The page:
World Nuclear News 15th July 2016 read more »
The UK faces a looming winter gas supply crunch after Centrica said it has been forced to shut down a key gas storage facility until next spring. Centrica’s Rough site accounts for more than 70pc of the UK’s total gas storage capacity, and can provide about 10pc of peak winter gas demand. The facility, which was converted from a partially depleted gas field off the Yorkshire coast in the 1980s, has suffered ongoing issues and outages in recent months and will now close entirely for further tests. A spokesman said Centrica is working to see whether it will be possible to return around a third of the capacity to operation by November, in time for colder months when gas demand by energy companies climbs.
Telegraph 15th July 2016 read more »
China to build nuclear power stations on disputed islands in South China Sea. The China National Nuclear Corporation (CNNC) made the announcement just two days after the Hague-based tribunal concluded China had “no legal basis” for its claim to almost all of the South China Sea.
Independent 15th July 2016 read more »
The British public’s decision to leave the European Union has, in several ways, heightened the already significant costs and risks of replacing the UK’s Trident nuclear weapons system with the next-generation Successor programme consisting of four nuclear-powered submarines armed with nuclear-tipped ballistic missiles (SSBNs). Yet despite the various questions surrounding the UK’s nuclear future, the political commitment of the government, and much of Labour, to nuclearism would appear to remain particularly strong and resilient.
Oxford Research Group 15th July 2016 read more »
Renewables – tidal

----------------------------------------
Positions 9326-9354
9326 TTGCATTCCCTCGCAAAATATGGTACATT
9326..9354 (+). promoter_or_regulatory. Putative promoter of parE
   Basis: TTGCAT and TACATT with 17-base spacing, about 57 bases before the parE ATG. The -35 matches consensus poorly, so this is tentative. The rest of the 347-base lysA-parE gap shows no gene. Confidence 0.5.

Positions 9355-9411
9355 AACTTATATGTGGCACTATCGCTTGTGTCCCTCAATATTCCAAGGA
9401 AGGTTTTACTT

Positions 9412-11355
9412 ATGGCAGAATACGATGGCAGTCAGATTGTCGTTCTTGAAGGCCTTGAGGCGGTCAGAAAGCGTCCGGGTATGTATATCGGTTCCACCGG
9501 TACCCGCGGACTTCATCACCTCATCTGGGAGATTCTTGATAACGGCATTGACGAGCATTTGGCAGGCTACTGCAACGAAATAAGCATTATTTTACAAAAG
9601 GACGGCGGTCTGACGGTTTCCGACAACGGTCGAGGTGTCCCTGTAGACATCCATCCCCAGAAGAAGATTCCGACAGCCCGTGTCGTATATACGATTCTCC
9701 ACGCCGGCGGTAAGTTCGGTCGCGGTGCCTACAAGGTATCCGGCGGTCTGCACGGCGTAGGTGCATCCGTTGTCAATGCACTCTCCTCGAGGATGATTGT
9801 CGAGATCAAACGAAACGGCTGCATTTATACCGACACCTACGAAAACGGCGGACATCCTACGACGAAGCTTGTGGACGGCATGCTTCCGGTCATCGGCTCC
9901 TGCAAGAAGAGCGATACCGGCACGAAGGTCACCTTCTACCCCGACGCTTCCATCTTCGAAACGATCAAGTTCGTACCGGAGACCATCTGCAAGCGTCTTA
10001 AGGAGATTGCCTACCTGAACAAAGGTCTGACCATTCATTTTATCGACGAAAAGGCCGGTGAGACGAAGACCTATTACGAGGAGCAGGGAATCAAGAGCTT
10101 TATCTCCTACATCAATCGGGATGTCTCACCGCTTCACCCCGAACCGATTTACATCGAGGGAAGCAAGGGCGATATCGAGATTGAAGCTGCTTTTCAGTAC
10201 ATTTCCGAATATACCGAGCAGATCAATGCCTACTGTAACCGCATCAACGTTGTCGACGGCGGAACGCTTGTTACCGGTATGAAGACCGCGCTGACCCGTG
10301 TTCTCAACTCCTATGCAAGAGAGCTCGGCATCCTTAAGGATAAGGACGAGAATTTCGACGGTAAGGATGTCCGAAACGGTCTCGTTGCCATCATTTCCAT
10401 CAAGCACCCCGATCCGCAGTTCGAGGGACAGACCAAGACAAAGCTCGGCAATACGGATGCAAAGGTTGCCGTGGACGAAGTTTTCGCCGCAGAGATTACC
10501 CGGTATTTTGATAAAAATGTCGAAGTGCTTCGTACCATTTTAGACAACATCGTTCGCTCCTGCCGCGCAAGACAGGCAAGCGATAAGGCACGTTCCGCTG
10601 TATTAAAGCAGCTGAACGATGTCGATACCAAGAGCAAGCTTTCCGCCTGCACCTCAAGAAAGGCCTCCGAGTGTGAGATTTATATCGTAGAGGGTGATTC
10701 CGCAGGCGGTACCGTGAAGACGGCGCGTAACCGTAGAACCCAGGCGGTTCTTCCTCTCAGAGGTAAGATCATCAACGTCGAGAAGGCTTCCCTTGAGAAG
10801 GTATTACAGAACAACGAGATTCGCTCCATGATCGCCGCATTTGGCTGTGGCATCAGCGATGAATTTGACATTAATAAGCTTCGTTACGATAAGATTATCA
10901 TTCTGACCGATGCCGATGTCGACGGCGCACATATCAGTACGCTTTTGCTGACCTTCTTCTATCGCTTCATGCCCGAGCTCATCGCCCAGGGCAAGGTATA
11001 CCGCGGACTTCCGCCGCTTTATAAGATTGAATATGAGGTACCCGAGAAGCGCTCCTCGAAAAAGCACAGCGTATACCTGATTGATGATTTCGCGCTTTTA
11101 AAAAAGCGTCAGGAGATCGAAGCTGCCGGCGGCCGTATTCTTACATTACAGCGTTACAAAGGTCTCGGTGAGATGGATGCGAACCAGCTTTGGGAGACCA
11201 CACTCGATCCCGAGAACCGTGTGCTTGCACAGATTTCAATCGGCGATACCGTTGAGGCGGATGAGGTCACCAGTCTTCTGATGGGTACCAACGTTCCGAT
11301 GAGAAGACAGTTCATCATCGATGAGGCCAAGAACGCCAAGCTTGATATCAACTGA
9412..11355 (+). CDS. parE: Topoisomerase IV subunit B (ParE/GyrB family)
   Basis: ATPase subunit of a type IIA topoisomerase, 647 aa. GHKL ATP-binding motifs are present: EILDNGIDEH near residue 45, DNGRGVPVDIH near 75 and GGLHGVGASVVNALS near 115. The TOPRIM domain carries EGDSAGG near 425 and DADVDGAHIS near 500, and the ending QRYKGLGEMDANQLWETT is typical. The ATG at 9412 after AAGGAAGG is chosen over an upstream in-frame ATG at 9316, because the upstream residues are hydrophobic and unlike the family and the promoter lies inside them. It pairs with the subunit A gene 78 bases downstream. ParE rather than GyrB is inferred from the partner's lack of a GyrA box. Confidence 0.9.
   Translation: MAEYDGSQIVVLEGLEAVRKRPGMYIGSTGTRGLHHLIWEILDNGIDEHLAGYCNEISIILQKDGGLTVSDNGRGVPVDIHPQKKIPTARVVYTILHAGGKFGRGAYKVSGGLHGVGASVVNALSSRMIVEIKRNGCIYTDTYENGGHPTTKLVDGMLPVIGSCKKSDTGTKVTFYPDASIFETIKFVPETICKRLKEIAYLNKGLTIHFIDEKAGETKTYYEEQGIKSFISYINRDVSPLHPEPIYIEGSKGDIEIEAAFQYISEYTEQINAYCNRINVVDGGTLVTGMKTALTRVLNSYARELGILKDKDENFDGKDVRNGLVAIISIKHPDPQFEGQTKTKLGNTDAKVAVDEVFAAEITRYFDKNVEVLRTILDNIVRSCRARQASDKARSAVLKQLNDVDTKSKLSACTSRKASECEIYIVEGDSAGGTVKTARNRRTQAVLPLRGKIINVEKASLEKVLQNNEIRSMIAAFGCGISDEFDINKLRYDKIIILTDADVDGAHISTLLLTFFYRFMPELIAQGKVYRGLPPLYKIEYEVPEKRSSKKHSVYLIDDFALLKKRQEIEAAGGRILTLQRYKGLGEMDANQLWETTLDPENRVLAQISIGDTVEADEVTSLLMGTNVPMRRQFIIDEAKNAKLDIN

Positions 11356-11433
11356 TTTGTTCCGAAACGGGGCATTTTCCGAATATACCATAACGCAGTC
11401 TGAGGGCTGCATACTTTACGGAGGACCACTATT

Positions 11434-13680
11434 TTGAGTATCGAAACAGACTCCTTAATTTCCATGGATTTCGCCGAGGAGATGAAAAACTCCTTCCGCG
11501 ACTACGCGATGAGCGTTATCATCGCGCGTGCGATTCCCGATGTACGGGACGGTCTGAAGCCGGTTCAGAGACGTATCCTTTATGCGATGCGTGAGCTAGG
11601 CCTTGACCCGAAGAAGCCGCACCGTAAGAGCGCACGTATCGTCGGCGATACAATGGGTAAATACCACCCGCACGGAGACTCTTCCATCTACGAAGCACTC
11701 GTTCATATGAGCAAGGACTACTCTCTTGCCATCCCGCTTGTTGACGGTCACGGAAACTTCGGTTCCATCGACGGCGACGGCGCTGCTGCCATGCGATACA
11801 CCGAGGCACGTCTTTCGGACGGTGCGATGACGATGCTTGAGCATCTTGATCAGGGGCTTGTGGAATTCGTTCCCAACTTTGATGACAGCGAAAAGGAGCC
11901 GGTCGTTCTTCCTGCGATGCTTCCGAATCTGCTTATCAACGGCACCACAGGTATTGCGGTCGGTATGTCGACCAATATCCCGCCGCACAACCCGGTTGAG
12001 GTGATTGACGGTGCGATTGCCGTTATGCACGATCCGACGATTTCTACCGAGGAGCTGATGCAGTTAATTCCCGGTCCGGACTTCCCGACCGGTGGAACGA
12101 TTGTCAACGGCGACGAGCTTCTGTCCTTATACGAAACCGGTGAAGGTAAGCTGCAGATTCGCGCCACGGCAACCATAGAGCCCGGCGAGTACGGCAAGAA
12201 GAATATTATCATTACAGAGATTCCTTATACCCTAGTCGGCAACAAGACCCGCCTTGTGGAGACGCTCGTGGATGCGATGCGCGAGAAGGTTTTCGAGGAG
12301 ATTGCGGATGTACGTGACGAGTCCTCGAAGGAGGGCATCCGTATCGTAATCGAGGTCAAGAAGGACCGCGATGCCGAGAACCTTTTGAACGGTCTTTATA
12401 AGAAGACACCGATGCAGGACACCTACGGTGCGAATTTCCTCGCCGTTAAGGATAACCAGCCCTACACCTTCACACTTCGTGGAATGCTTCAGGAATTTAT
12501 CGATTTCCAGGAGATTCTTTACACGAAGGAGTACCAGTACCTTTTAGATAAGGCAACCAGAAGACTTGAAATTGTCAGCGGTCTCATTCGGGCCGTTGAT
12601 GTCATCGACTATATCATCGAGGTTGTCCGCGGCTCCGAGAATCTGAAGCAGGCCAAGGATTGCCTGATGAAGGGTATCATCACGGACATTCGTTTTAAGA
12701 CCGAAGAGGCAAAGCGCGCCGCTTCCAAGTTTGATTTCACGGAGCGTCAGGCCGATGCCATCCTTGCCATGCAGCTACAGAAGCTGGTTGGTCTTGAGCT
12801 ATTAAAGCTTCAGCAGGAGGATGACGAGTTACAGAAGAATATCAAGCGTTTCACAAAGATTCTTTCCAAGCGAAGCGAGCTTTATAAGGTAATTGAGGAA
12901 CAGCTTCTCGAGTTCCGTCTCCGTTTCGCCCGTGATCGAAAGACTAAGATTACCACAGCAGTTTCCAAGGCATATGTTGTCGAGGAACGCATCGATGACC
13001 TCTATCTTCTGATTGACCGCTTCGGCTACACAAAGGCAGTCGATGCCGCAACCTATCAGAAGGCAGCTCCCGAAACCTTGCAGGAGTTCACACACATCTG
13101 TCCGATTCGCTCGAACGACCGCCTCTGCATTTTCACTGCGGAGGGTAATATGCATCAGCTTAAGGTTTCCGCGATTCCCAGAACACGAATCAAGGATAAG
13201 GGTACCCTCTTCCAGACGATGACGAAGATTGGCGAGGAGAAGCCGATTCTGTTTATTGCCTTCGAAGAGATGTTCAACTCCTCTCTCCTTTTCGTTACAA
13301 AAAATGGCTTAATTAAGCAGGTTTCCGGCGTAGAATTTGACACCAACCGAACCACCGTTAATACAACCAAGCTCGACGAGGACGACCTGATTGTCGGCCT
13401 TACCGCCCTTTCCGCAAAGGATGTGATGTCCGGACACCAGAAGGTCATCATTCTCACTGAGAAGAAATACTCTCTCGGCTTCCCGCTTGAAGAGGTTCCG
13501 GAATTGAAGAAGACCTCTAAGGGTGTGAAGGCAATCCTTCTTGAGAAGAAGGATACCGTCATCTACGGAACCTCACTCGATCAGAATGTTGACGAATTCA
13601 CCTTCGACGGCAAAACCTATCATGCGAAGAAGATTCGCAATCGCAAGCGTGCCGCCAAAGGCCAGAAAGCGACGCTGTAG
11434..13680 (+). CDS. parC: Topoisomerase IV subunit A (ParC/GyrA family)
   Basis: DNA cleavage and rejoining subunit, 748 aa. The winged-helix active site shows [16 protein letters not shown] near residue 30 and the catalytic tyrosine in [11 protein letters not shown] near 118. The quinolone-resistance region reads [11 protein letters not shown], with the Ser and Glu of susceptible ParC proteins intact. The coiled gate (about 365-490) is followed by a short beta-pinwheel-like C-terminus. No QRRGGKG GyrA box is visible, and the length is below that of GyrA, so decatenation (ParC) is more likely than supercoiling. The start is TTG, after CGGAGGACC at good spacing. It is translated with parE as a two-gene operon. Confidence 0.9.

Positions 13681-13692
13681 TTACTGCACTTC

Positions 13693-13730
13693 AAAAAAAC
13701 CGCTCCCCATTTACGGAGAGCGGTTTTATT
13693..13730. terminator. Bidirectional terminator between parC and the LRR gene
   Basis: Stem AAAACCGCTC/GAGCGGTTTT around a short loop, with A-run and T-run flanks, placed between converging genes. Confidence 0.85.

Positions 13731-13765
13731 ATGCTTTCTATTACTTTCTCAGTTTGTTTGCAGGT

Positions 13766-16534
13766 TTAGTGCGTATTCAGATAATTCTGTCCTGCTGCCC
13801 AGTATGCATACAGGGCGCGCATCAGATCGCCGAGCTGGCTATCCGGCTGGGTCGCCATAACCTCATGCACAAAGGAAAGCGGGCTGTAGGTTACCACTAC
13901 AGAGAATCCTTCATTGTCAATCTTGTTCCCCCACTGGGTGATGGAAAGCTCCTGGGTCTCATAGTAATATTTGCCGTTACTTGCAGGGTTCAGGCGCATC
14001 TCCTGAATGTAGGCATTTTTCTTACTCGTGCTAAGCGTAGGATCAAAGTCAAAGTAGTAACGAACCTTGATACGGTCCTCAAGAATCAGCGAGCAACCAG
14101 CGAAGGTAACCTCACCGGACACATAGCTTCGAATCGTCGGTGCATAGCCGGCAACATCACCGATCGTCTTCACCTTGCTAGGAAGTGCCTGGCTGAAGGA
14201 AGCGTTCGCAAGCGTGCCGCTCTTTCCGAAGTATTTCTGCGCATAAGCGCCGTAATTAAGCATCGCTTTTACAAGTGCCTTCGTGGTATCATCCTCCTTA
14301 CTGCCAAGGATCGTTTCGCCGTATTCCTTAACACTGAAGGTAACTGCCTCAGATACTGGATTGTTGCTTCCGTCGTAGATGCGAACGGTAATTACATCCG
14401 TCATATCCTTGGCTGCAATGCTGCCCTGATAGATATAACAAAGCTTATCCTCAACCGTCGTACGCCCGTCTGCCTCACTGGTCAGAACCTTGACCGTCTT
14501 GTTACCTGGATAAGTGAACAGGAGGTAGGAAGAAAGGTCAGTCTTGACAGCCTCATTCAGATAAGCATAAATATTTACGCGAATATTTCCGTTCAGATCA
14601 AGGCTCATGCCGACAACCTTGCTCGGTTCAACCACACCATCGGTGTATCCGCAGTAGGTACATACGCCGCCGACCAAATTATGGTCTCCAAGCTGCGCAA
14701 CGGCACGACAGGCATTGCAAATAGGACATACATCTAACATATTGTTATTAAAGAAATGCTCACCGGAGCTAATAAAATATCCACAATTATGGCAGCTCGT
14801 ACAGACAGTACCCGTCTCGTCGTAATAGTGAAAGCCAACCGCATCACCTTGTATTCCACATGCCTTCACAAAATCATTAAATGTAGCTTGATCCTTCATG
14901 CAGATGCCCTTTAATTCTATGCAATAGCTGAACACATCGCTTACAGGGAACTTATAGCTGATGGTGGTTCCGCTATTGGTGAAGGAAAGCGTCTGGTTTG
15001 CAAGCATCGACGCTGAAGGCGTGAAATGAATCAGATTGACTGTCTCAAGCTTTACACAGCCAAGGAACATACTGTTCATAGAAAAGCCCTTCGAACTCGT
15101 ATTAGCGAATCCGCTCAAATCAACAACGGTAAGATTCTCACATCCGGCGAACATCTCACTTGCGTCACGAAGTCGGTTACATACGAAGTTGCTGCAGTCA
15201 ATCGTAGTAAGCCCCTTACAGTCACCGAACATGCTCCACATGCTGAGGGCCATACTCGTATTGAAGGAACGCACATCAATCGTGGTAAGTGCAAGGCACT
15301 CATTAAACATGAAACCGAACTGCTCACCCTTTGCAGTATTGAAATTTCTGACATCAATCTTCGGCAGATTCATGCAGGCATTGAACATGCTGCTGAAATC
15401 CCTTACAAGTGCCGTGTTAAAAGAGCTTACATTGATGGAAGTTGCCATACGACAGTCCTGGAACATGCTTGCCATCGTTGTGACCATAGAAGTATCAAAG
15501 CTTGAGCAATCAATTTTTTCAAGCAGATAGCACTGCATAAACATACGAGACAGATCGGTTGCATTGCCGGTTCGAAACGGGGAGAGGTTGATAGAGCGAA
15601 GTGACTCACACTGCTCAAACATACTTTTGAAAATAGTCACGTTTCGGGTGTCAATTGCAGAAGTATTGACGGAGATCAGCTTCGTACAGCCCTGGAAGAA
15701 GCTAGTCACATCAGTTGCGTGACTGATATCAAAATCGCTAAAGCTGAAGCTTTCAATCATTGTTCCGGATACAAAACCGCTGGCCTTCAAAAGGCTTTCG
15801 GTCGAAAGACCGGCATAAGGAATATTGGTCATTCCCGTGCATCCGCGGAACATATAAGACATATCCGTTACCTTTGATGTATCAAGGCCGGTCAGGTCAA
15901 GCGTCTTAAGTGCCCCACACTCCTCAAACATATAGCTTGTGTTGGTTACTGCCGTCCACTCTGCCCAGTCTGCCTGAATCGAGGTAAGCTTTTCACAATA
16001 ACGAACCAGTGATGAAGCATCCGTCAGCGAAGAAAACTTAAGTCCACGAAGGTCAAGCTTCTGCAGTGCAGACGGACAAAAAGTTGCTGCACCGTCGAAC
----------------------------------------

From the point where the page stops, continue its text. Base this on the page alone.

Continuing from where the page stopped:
Here are two islands. Both are British. Off each island are good quality tidal flows. One island, however, has particularly strong tidal flows, getting on for as strong as one of the world’s strongest flows, in the Pentland Firth in Scotland. Both islands are now looking to develop marine farms harnessing those flows to produce electricity for the National Grid. Both islands need to connect to the National Grid via a subsea interconnector. One island has an existing but underpowered interconnector: the other is at an advanced state of negotiation to build a powerful interconnector that links the island to France and the UK, and links its tidal stream array programme into the grid in the process. The two islands are the Isle of Wight, British through and through, and looking to develop a 30MW array 2.5km off the south of the island in a joint development between Perpetuus Energy and the Isle of Wight council. Good for them: it looks like it will work really well. The other one is Alderney. Alderney Renewable energy are promoting the FAB Link, one of the interconnectors identified by the Government as promoting greater resilience for the UK system, and proceeding well through the process of gaining agreements with Ofgem, National Grid and with their French equivalents. The Link would be from a site neat Cherbourg to Alderney, and then to a landing point near Exeter. Feeding into this could be the product of the Alderney Race tidal array, initially comprising a consented 150 turbines about a mile off Alderney, and coming to about 300MW but with the prospect of an eventual 3GW deployment – which would be about the installed capacity of Hinkley C power station (if it gets built, that is). The Isle of Wight is a county authority and really ‘British’ (and therefore gets to bid for a CfD) whereas Alderney, not far away, counts as British but not British, in that it is a ‘crown dependency’, and therefore doesn’t get to bid for a CfD because that privilege is reserved for, well you know, proper British places. In fact, I understand that the Secretary of State has written to Alderney Energy telling them that there is no go at the moment on a possible CfD because of the not-really-British problem. The fact that the development could have a huge impact on the UK’s electricity market and that Alderney WANT the power to go to Britain because they are, well, British as far as they are concerned is, I suppose, beside the point.